At the unveiling of the 2008 Vuelta de Espana, race organizers promised a clean tour. "This will be the Vuelta of hope, a chance for a new cycling," said race director Victor Cordero. He added “a clean race is fundamental. We trust [the cyclists] to make this Vuelta spectacular, to attract new supporters"...

    Olympic champion Agnes Kovacs of Hungary was cleared of doping charges by the International Swimming Federation on Wednesday. FINA informed the Hungarian Swimming Association that it would not contest a partial sample that Kovacs provided during an October meet.

    Canadian sledge hockey player Gregory Westlake has been suspended from competition for three months after violating Canadian Center for Ethics in Sport rules. Westlake was in the CCES’s pool of athletes to be tested for performance enhancing drugs. All athletes in the pool must report there whereabouts on a quarterly basis, which Westlake failed to do...

    Gold medalist Mark Lewis-Francis admitted on Wednesday that he has missed two drug tests. If he misses one more he could be banned for a year. “My two missed tests were for being lazy,” he said. “They both happened when I first moved from Birmingham to train in the south. I have two strikes and am on the final line. Now I would never miss a test. I have told UK Sport that I will be at home between 7am and 8am and if that changes, I have to report every move. It’s a hassle, but it keeps me on the track”...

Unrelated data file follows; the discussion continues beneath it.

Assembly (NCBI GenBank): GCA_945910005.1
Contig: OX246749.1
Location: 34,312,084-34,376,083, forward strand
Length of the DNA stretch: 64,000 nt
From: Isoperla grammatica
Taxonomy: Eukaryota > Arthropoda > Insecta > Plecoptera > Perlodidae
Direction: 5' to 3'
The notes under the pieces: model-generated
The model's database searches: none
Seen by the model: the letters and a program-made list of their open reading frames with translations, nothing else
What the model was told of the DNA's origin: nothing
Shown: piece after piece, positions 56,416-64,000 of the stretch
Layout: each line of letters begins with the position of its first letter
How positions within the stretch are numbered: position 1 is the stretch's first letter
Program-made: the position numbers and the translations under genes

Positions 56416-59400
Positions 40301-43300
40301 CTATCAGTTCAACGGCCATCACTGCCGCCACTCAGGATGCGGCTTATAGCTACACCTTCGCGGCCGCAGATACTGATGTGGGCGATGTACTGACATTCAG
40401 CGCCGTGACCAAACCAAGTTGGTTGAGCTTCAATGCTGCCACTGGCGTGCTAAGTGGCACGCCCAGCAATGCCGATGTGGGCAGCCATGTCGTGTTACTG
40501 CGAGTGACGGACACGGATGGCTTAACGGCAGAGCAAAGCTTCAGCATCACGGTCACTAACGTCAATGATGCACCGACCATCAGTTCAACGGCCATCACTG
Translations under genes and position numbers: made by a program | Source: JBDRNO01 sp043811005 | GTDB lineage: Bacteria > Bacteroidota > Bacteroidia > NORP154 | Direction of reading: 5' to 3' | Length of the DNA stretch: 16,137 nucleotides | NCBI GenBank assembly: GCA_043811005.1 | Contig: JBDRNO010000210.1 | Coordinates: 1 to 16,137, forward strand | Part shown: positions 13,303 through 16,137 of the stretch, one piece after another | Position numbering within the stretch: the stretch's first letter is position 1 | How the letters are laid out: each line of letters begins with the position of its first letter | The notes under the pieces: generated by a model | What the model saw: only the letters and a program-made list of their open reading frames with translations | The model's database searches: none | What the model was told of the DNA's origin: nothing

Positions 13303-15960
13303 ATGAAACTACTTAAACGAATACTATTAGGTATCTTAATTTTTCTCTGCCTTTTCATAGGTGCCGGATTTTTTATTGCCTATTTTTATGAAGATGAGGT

Australian cyclist Allan Davis is taking legal action against the International Cycling Union. Davis is filing a restraint of trade against UCI, claiming that after the federation implicated him in the Operacion Puerto investigation, he has been unable to secure a professional contract, despite being a clean rider...

    Luca Ascani, the Italian Time Trial Champion, could be banned from cycling for two years, if the Italian Olympic Committee has its way. CONI recommended the ban on Tuesday after it was revealed he tested positive for EPO at the Italian Cycling Championships in June...

    In an interview with Dutch daily de Telegraaf, cyclist Michael Rasmussen said he missed his drug test in the 2007 Tour de France because of relationship problems. “At the end of March, I faced serious personal problems, in the area of relationships to be exact,” he said. “I wanted to train without disturbances preparing for the Tour and not be confronted with this. That is why it was better that the world thought that I was in Mexico.” He also said the day he was kicked out of the Tour was his lowest moment. “Five hours after I stood on the stage, I was suddenly alone. My whole world had collapsed. I was lucky I could not find a rope in the room. Otherwise I would not have been here now”...

    Danielo di Luca met with anti doping prosecutors within CONI to explain an abnormal test result during this year’s Giro d’Italia, which he won. Di Luca had hormone levels normally found in children...

    The Kazakhstan Cycling Federation has suspended Alexander Vinokourov for one year, ending in July 2008, meaning he will be able to ride in Beijing for the Olympics. Vinokourov tested for a blood transfusion during the Tour de France, prompting his team to withdraw from the event. A spokesman for UCI said he was surprised by the short suspension. “We are very astonished and surprised. We're asking ourselves how the Kazakh federation could come to such a punishment," he said. The spokesman added that UCI was considering appealing the ruling to the Court of Arbitration for Sport...

    Written by Ed Hula III.